BP: My role in the opera The Bridge of Leonardo, according to our American Western Writers Guild Registration, is as the third librettist; as the decipherer of Leonardo’s encryptions and codes (ciphers); and as the expert on Islamic (Eastern) content in the opera. I deciphered Leonardo’s use of the 47-Theorem of Pythagoras in his cryptic music notations; a decipherment Daniel Nazareth used in part of the score to the opera The Bridge of Leonardo, and in the Bara’a Symphony to which Nazareth also wrote the music and which is based on Rumi’s lyrics about evolution.
SND: And those are both distinct from the musical based on the character of Salai?
BP: It could be said that Salai was the bridge Leonardo traversed to reach the fulfillment of what he could not fulfill on his own. This accounts for why Leo tolerated the devilish behavior of his young lover; Salai did all the things Leo could not do and get away with. Leo lived vicariously through Salai and, to be sure, in their private moments, Leonardo became the Baccus-Angelo only Salai could be in the public eye. And even with the subliminal Salai, Leonardo still was charged with sodomy—twice, and by envious young men at that.
My musical Salai Jerry Polansky in San Diego will be writing the music, along with young Manhattan musical prodigy Anand Nazareth. His father, Daniel Nazareth, is a great composer/conductor. Anand changed his name, genius that he is, to Atalante who was Leonardo’s prize musical muse. He has written music to the verses I wrote in di divina proportione cadence. Anand was able to use the Golden Measure pattern for my Golden Measured verses, not used in music composition since Bela Bartok wrote his Sonata for Two Pianos. I use it frequently in my poetry and sketches. So did Leo. As I understand it, the name Salai itself was also a nickname given to the young man by Leonardo—and one with layers of hidden meaning attached.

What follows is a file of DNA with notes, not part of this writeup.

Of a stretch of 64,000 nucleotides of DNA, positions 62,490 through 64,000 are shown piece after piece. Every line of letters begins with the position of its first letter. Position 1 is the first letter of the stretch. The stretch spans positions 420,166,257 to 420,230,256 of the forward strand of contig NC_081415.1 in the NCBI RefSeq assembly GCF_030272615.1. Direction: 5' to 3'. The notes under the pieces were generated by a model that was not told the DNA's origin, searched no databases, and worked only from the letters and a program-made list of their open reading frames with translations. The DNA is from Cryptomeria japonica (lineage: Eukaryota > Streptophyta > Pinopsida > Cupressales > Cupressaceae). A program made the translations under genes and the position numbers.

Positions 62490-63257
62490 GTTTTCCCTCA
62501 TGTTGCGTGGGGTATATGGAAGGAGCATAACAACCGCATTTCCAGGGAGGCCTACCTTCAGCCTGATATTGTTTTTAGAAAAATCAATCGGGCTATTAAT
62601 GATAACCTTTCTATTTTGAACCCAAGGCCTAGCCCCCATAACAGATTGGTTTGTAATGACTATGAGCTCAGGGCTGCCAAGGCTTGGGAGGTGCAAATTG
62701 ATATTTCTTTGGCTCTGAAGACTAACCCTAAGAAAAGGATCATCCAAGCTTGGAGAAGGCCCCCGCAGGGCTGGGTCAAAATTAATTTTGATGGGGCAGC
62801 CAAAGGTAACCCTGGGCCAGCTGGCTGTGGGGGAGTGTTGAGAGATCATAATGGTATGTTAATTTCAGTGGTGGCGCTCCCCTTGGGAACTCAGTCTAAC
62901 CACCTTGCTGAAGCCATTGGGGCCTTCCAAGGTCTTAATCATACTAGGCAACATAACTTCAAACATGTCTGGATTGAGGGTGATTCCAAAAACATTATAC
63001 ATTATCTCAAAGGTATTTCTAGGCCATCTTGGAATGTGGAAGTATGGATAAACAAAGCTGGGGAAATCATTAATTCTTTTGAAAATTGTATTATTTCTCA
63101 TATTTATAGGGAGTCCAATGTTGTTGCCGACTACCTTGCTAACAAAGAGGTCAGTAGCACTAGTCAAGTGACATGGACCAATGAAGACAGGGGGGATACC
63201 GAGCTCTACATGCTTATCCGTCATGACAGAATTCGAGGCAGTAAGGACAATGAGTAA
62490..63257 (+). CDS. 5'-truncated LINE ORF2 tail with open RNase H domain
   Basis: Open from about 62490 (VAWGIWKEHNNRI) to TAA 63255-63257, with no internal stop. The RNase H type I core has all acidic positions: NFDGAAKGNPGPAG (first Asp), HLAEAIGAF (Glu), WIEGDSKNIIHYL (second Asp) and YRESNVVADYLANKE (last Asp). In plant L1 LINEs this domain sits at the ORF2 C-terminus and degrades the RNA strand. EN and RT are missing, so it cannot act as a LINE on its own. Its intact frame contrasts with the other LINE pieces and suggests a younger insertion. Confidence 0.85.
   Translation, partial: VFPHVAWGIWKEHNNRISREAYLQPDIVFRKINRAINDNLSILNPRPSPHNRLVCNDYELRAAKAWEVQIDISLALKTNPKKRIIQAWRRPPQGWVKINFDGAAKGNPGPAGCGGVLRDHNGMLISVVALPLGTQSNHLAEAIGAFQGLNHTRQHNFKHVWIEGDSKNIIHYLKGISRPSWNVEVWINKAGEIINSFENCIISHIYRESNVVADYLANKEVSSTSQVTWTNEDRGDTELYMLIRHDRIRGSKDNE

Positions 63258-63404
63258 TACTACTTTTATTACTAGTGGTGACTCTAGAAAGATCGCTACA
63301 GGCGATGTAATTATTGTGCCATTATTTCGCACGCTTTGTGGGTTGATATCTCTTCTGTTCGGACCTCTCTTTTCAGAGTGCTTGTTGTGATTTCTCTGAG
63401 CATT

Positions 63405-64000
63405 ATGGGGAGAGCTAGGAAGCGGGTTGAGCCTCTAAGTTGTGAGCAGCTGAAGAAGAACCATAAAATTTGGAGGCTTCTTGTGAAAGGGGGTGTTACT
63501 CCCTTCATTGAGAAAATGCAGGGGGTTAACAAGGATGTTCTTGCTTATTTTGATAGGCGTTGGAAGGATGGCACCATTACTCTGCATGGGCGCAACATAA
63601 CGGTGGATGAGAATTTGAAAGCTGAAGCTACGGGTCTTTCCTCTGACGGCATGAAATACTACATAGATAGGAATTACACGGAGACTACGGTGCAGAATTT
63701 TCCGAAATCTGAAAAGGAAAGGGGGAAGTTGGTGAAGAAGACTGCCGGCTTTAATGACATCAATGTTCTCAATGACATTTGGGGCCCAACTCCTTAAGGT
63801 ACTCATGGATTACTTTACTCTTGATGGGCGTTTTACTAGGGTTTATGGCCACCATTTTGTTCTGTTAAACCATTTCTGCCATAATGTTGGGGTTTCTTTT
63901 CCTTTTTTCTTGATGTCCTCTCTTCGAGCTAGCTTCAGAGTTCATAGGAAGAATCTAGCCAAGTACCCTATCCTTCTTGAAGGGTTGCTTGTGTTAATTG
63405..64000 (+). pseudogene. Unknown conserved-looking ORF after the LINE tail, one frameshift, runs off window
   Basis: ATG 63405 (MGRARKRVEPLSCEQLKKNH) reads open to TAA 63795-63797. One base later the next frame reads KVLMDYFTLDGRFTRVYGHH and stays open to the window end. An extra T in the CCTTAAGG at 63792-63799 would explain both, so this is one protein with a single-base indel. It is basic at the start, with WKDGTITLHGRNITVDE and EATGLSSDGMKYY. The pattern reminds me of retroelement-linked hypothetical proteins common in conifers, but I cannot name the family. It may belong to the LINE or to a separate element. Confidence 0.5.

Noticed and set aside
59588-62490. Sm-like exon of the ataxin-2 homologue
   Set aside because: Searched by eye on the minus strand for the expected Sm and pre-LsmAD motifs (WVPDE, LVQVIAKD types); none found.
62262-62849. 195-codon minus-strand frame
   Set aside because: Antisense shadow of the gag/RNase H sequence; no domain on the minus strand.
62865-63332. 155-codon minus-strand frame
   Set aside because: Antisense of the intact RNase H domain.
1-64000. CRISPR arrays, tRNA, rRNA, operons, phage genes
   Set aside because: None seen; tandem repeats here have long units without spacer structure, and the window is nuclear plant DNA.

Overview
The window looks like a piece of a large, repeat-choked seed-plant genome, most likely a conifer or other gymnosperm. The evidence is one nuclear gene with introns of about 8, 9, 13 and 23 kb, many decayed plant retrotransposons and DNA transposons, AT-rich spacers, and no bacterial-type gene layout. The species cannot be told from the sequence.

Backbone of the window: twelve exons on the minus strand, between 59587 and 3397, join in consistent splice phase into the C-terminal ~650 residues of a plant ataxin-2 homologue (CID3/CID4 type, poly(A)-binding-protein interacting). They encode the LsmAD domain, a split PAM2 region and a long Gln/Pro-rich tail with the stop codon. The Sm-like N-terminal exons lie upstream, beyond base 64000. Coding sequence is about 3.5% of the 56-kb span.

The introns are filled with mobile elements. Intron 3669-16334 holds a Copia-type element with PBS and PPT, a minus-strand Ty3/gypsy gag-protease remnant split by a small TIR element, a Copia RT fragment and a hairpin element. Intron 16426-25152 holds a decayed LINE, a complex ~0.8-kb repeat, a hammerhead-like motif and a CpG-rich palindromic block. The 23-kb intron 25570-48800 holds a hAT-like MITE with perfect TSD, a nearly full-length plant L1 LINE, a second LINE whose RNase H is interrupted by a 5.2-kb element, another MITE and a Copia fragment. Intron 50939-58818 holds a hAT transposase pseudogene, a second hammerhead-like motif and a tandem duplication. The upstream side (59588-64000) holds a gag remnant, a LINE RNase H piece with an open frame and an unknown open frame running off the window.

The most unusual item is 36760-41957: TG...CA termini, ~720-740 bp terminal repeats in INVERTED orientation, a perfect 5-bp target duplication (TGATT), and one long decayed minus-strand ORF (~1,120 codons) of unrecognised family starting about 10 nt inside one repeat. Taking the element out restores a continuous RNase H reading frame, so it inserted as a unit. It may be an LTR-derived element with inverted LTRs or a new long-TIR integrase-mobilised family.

BP: I broke the code in the name “Salai” in theessay I wrote for Pedretti. It is an Arabic portmanteaulogism. Pedretti fully embraces this decipherment of mine, as he does my decoding of Leo’s Hebrew cipher “Calindra”, made up of the Hebrew roots KL and NDR (but with Italian vowel phonology). My discovery of the likelihood of Leonardo’s mother being an Azeri young woman kidnapped into slavery and sold in Tuscany to Leonardo’s father Piero, circa 1450, was revealed in Canada’s National Library and Archives Auditorium during a speech I gave in Ottawa on October 14, 2009, sponsored by the Embassies of Turkey and Azerbaijan. This fact has everything to do with why Leonardo wrote that he visited the area of Mount Kavkas (Caucasus), and the Caspian Sea; both associate with Azerbaijan. The “Semitic” cluster pattern recently discovered and identified in Leonardo’s fingerprints (found on his paintings embedded in oil), goes to the Arabo-Semitic infused gene pool of Azeri peoples and his mother specifically (this is so because it is well understood his father was definitely not Arab or Jewish). I am now completing a paper for publication on this very subject, using human genome family tree data, with grants from the Azerbaijan Embassy, the Turkish Canadian Society of Edmonton, and the Alberta Azerbaijani Cultural Society. Leo wrote that he consulted with two advisers from Turkey, drew from the wisdom of great Sufi scientists like Ibn Sina, and
journeyed across Anatolia to the Caspian Sea. He quotes from the Qur’an, cited Prophet Muhammad…
SND: So this story is far from over, then? There are still more bridges to cross, so to speak? Or build? Or perhaps burn?
BP: There is so much more! I detail it in the essay, Rachel Resurrexit, found in the most recent Epigraphic Society Occasional Papers, ESOP Volume 27. It is extremely controversial, having incited the wrath of certain Armenian nationalists. It is the spin-out from my lecture and reception at Canada’s National Library and Archives Auditorium, hosted by the young and very interesting Azerbaijani Ambassador and the Turkish Ambassador. You will love it.
You’ll also appreciate my publication coming up in a special Futurism edition of the Canadian Journal of Comparative Literature, June 2010. It is about Leonardo as a proto-Futurist, in the context of Marinetti’s Futurist Manifesto of 1909. Think about Leonardo as a real Futurist — given this terse definition of Futurism: the transition from historical beings to technological beings. You will find Leonardo ranked sculpture beneath painting, music, and poetry, as an art worth practicing.”